However, based on how guinea pigs often twitch and even vocalize in their sleep, there is a good chance they experience some kind of bad dreams or nightmares occasionally. 

However, their dreams–and, by extension, nightmares–probably aren’t nearly as complex or detailed as ours are.

This is a good thing, as detailed nightmares are frightening if you’ve ever had them! 

In this case, an animal being less intelligent and complex is beneficial. 

Ignorance is bliss, after all.

Related: How good is a guinea pig’s memory?

When Do Guinea Pigs Sleep?

Guinea pigs are diurnal animals, so they are mainly active during the day and mostly sleep at night. 

They sleep for around four to six hours a day, but they usually don’t sleep for long periods as we do. 

Instead, they get small naps here and there, most of which last anywhere from as little as 15 minutes to a few hours at a time. 

Most of their naps take place at night, but they also often nap during the day.

As rodents with almost no real defense mechanisms, wild guinea pigs have many predators to watch for in their native habitats! 

This means they’ve had to evolve to sleep in short spurts and be able to wake up quickly to stay on the move. 

Deep REM sleep is difficult to wake from in a pinch, so guinea pigs usually undergo much lighter, non-REM sleep.

Do Guinea Pigs Sleep With Their Eyes Open?

Interestingly, guinea pigs often sleep with their eyes open

This is likely another biological adaptation to allow them to stay as aware of their surroundings as possible as often as possible to evade predators.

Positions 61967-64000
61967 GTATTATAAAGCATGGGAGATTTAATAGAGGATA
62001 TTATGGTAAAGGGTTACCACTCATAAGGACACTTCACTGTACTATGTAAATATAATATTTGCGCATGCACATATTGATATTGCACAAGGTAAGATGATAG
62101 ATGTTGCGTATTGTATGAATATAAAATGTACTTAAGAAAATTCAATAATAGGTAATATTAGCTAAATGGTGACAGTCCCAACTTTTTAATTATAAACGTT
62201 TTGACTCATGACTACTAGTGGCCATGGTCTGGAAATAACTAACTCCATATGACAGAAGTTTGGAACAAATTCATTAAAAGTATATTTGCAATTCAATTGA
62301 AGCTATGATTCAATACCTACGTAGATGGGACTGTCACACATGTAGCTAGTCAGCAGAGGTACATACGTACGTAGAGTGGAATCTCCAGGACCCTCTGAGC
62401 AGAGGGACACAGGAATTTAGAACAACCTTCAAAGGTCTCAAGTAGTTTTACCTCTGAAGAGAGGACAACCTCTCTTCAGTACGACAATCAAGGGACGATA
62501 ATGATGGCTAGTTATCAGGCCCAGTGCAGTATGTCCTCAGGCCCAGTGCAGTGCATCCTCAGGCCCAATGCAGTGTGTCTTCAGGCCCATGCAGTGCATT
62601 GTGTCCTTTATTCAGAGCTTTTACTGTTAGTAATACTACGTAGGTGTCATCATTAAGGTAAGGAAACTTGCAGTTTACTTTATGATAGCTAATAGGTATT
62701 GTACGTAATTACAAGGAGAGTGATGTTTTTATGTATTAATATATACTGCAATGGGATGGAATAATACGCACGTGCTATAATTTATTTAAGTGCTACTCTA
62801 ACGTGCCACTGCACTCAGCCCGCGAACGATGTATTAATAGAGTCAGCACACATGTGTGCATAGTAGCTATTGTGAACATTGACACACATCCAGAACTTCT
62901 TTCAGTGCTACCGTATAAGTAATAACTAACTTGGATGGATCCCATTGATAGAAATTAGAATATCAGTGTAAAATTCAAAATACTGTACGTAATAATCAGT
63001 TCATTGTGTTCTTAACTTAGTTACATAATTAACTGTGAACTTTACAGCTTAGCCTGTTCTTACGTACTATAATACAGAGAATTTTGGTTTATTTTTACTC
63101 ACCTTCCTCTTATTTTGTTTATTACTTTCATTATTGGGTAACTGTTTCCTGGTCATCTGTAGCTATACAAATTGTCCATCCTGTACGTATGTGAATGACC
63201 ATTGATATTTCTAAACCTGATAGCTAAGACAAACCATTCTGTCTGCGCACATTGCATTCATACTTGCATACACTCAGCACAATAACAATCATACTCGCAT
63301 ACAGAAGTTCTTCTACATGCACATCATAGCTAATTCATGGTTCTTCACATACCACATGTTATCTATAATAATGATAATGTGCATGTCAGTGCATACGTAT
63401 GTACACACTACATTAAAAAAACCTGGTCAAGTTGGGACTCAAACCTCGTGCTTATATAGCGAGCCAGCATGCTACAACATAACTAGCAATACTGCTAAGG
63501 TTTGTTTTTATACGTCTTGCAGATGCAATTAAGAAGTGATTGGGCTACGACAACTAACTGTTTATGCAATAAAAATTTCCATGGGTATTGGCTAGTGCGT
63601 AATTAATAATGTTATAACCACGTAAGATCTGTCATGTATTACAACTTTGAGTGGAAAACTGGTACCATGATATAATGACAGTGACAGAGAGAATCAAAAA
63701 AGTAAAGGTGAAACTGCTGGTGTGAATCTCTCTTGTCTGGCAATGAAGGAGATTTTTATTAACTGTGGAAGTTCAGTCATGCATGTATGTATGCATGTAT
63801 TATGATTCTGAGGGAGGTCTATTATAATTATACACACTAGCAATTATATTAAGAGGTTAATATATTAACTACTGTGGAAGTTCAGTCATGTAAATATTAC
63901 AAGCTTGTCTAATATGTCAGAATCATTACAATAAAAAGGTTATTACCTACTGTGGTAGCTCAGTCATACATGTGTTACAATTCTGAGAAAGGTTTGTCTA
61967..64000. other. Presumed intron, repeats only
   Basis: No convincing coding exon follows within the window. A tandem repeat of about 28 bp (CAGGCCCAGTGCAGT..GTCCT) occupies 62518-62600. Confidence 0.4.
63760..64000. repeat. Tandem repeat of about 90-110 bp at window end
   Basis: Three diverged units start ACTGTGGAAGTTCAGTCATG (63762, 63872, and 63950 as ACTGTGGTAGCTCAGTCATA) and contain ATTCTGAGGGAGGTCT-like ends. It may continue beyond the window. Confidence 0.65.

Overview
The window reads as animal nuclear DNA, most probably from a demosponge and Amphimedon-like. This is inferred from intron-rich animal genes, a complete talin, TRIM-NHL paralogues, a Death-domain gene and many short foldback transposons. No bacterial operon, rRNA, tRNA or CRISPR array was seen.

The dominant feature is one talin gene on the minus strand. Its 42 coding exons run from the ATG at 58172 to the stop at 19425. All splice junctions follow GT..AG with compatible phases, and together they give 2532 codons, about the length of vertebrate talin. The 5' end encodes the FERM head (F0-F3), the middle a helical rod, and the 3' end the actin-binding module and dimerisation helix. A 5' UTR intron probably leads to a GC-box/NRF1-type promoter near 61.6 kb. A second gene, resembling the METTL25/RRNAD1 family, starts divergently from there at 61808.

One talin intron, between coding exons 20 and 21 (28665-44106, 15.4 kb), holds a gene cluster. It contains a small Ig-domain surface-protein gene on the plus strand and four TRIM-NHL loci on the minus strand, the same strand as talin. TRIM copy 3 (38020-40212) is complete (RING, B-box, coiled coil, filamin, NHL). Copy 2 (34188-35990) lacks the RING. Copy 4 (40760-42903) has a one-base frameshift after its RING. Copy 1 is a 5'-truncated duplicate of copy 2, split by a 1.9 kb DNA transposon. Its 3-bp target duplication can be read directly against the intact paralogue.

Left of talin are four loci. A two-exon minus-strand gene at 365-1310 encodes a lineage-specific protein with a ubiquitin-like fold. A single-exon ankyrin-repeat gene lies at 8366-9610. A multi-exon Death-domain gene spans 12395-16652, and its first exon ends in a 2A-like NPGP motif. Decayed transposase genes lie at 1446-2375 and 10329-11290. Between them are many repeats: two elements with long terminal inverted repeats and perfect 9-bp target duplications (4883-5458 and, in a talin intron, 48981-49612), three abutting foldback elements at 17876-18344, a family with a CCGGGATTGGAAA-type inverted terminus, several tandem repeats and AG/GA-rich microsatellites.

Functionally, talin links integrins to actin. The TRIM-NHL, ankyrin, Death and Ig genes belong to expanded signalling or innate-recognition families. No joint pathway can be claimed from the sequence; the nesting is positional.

Sleep in guinea pigs is a pretty sporadic thing in general.

Their senses of hearing and smell are very keen, but their eyesight is much more primitive and poor.

As a result, they will often nap with their eyes open, so all their senses are alert enough to perceive danger when needed.

If you notice your guinea pig sleeping or dozing off with their eyes open, you don’t need to intervene or attempt to force their eyes closed. 

This is an instinctual behavior, even amongst captive/pet guinea pigs, and it’s best not to interfere. 

Your piggy knows how much sleep they need and when to get it.

On a related note, check out if guinea pigs need their cages covered at night.

Why Do Guinea Pigs Twitch in Their Sleep?

The reason why guinea pigs often twitch in their sleep, particularly when they are undergoing deeper, REM sleep, is likely because they’re experiencing some form of dreams. 

As we covered earlier, their dreams are likely not nearly as complex or detailed as ours are, but they will still react subconsciously to them as they rest.

Another reason why they occasionally twitch while sleeping is due to myoclonic jerks, or involuntary muscle spasms, which occur while most animals, including humans, begin to drift off to those first stages of sleep. 

As long as your piggy isn’t seizing or displaying any other troublesome symptoms, it’s best to leave them be while they sleep. 

A small amount of movement and twitching is normal, such as the occasional ear twitch. 

Even if you think they’re having a nightmare, waking them up will likely irritate or scare them even more.